But the rifle would be based on a European design.
All of this in an attempt to make Egypt more self-reliant and to break away from the heavy western influence that Farouk was hated for.
So you know…normal dictator things.
The rifle chosen to base the Hakim on would be the Swedish Ag m/42.
In case you’re confused: Yes, they decided to replace one rifle with another that was…basically the same thing.
The FN-49 is a semi-automatic, short-stroke piston, fixed magazine, 8mm Mauser, stripper clip fed, rifle.
The Hakim is a semi-automatic, direct impingement, detachable magazine, 8mm Mauser, stripper clip-fed rifle. But note, the detachable magazine was used like a fixed magazine.
However, the Hakim would be produced in Egypt!
…Using a design modified by Swedish engineers and on tooling sold to Egypt that once built the Ag m/42 that the Hakim was based on.
Oh well, close enough.
While the Ag m/42 was the base rifle, there were some changes that needed to be made.
First, a redesign for 8mm Mauser. This wasn’t much of a challenge, but it did substantially increase recoil.
To combat this, they designed a new muzzle brake that was shockingly effective.
The recoil of an Hakim compared to something like a German K98k is stunningly less.
The Hakim design also opts for an adjustable gas block for several reasons. First, Egypt had a huge surplus of 8mm Mauser ammo — but it ranged wildly in quality.
Partly due to being manufactured all over the world and partly due to how the quality of axis ammo, in general, declined as WWII progressed, the supply Egypt was left with was not consistent enough by most standards for a semi-automatic rifle with only one gas setting.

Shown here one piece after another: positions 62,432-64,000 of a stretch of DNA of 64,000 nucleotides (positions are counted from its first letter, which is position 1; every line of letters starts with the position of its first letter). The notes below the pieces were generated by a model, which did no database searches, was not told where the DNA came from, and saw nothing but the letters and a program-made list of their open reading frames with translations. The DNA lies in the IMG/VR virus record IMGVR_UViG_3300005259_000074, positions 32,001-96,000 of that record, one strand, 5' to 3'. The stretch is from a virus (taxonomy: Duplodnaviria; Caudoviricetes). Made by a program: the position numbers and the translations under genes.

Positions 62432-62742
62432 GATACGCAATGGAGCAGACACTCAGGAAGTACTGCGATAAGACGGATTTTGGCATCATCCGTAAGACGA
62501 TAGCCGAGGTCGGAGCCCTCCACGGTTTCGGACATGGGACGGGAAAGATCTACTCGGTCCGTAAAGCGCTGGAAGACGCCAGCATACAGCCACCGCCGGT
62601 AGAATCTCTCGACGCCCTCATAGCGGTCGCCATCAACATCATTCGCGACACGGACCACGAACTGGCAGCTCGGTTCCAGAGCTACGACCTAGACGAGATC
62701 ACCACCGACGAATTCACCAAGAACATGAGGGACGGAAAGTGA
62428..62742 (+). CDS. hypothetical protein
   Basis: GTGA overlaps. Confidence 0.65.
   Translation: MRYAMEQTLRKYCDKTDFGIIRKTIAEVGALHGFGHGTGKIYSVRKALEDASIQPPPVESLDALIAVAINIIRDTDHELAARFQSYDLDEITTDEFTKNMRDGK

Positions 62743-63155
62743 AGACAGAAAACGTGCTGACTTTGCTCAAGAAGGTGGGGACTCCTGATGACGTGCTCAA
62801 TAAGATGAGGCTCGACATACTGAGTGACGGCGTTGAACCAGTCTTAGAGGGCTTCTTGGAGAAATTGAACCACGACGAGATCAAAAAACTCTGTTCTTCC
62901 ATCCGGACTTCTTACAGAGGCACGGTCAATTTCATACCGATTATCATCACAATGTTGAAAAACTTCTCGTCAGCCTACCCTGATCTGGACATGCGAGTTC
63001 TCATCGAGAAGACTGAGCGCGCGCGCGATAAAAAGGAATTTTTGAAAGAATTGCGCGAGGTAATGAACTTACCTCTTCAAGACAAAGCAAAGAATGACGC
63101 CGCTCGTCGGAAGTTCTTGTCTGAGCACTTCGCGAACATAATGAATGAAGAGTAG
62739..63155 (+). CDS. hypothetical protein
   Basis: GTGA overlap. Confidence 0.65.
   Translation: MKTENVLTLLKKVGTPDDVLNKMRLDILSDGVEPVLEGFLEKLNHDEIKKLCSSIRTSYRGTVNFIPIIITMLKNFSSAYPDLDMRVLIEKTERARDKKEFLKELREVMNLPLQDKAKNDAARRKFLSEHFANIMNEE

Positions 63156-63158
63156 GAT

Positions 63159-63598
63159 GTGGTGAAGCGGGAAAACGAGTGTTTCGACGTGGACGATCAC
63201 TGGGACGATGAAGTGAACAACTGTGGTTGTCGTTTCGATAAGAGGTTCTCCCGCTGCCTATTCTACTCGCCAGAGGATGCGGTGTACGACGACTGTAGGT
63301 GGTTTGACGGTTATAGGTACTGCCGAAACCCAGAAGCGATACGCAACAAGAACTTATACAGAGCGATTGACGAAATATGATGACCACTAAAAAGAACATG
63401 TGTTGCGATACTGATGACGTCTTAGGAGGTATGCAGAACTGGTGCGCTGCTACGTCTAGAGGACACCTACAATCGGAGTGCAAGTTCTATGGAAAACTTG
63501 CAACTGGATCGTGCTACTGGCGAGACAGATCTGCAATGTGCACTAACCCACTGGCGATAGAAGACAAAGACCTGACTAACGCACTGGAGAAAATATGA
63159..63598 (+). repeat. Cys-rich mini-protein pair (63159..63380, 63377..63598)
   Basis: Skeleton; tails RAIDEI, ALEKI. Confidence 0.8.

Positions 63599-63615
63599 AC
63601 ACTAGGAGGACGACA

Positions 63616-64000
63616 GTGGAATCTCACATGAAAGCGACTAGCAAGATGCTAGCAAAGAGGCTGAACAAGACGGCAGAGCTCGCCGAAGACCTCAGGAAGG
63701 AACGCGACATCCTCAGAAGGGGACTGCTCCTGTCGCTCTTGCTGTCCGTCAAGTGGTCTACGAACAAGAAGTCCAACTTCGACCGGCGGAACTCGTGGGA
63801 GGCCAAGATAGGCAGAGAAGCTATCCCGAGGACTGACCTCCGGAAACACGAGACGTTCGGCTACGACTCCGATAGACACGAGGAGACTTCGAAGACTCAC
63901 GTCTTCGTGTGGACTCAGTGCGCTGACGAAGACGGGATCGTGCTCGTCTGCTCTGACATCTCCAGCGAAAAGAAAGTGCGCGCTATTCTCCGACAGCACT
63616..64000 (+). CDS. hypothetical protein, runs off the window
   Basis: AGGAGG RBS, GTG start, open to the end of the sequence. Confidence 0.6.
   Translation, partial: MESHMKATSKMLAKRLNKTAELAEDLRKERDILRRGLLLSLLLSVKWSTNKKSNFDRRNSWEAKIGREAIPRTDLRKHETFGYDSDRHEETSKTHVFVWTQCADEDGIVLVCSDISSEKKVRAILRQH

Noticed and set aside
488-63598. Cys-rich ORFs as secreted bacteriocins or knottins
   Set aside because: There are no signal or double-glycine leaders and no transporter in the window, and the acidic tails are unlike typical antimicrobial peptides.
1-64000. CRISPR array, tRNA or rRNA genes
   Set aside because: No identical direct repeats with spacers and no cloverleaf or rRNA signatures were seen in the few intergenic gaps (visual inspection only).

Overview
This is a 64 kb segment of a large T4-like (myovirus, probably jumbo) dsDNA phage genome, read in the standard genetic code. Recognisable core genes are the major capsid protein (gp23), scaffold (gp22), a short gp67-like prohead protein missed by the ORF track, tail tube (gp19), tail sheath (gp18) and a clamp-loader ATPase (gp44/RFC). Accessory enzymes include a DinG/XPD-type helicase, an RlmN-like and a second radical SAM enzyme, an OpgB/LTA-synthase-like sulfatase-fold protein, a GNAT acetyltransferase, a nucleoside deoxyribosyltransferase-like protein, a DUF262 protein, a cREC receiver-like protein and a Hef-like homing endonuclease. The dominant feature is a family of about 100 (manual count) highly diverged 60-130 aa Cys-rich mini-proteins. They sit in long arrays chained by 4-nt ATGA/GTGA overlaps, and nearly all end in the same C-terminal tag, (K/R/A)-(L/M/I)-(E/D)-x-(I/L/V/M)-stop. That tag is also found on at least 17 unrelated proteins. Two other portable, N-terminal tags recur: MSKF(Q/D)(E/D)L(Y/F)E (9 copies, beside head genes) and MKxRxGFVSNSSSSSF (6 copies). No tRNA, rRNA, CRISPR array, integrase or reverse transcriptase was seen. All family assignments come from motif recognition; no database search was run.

On top of that, as armies around the world discovered and rediscovered for the past 100 years, the sand and dust of the desert wreaks havoc with the gas settings of small arms.
The adjustable gas block uses a small wrench supplied with the rifle to troops. I’ve never seen an original wrench, but reproductions are easy to find.
I pity the poor men that had to carry and drill with the Hakim in the Egyptian desert because this is a thicc rifle.
47-inches overall with a 25-inch barrel and 11-pounds unloaded, the Hakim was an interesting choice to arm the relatively slight of stature Egyptian army of the 1950s.
Roughly 70,000 Hakims were produced in the 1950s, and I’ve read reports ranging from 7,000 to 15,000 of those were imported into the USA. Personally, I would suspect that the lower end of that range is more accurate.
While the Hakim isn’t the rarest historical rifle to be found in the States, it’s definitely not common.
Enter The Rasheed
Sadly, I really don’t have much information about this awesome little carbine.
Even in well-written reference books, there isn’t much more information on the Rasheed than what is found on Wikipedia.
Adopted in 1960, weighing in at 9-pounds, 40-inches overall with a 20.5-inch barrel, the Rasheed is much handier.
Basically, the Rasheed is a scaled-down version of the Hakim with a couple of minor tweaks. The charging system offers a more thumb-friendly design and a folding blade bayonet patterned after the SKS was added.
Chambered in 7.62x39mm, it’s much more suited for infantry use. But…still uses stripper clips. The stripper clips themselves are a proprietary Egyptian design that is slightly more narrow than the SKS standard.
And once more, I’ve never seen or even heard of someone seeing a real Rasheed stripper clip in the USA.
So, we’re stuck with loading our magazines one round at a time.
Other than that, it’s mostly the same rifle as the Hakim.
While I’ve looked high and low, I can’t find a firm source on whether or not the Rasheed was designed domestically by the Egyptians or if it was designed with help from the Swedish advisers that assisted Hakim production.